What is rubbish science?

Rubbish Science is a very simple concept to try to make the world a  better place. We need more creative problem solving  thinkers in the world and less rubbish/garbage. If we use discarded rubbish to build things that solve problems and then test them scientifically we can achieve both of these aims.

Some Real World problems:

  • Zika Virus/Dengue Fever/Malaria – Can we use a discarded plastic bottle to make a mosquito trap?
  • Waterborne diseases – Can we use a plastic bottle and sunlight to sterilise water?
  • Drought induced famine – Can we use plastic bottles to produce a water efficient hydroponics system?
  • Water salinity – Can we use plastic bottles to make distilled water?
  • Microplastics in the water supply – Can we reduce this?

The answer to all of these questions is yes we can, but no one knows the exact ‘best’ method to use. They are all multiple variable problems that can lead to very rich thinking. These problems  build on the same rigorous scientific method taught in science classrooms, but go way beyond the simple algorithmic tasks where we already know the outcome. They also use the idea of Low Threshold High Ceiling – Everyone can create something that works, but no one is limited by the task.  We are unlikely to solve any of the problems outright just with plastic bottles or other freely sourced equipment. Rubbish Science uses the idea of marginal gains – Lots of people doing small things adds up to a large scale change. What is created is important, but we are less concerned with the outcome than the process. What has been learned in trying to solve these problems and how can these skills be transferred to other areas of life. It aims to empower people to shape their own environment. Please join us.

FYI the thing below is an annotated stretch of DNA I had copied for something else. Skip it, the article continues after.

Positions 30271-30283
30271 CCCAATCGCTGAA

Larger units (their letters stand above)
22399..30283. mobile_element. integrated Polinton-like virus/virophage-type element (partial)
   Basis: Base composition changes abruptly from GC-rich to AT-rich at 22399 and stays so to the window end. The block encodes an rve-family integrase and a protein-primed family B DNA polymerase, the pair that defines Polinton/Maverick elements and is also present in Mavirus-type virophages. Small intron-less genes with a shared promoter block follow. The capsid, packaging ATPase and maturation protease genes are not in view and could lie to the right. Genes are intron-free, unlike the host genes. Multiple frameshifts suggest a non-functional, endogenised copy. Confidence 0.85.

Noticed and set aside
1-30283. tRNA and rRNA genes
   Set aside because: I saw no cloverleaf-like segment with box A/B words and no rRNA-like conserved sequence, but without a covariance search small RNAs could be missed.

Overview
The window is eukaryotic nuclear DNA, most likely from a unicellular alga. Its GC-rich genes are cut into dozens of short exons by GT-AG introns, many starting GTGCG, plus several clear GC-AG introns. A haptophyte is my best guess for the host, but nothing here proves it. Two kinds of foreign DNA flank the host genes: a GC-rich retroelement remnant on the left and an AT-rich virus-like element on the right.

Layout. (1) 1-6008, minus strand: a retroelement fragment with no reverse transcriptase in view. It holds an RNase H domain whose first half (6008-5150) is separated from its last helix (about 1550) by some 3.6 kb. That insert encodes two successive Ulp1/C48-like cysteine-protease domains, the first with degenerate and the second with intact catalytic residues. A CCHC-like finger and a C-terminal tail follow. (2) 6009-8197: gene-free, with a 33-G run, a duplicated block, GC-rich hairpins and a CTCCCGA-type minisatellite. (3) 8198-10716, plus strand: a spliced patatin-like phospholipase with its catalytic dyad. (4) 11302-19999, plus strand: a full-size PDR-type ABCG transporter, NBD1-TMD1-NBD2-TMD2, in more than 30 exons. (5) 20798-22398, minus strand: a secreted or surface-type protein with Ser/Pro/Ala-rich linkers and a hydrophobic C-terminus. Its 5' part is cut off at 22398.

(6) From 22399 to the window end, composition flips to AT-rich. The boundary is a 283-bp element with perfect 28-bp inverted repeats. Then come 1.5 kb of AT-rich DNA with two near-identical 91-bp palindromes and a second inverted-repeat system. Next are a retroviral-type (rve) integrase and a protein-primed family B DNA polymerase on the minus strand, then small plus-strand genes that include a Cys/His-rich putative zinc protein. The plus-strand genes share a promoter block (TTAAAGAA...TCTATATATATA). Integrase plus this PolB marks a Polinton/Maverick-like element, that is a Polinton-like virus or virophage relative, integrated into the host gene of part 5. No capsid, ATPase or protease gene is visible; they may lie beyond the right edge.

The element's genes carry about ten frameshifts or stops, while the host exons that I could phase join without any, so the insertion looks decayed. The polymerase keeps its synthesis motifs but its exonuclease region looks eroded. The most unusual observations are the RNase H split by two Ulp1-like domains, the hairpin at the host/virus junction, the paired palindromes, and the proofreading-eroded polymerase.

Developing scientific literacy

Scientific literacy is a transferable skill that involves looking for evidence to inform decisions. We focus on simple experiments with real outcomes that usually involve multiple variables.

Reusing rubbish

Ideally there should be no rubbish in the World, but the reality is that plastic refuse is everywhere. The aim is to create something useful whilst removing rubbish and increasing environmental awareness.

Developing communities

All communities have a culture of innovation, but often lack a systematic and scientific approach. By collaborating on real problems, we aim to empower communities to shape their own future .

Our projects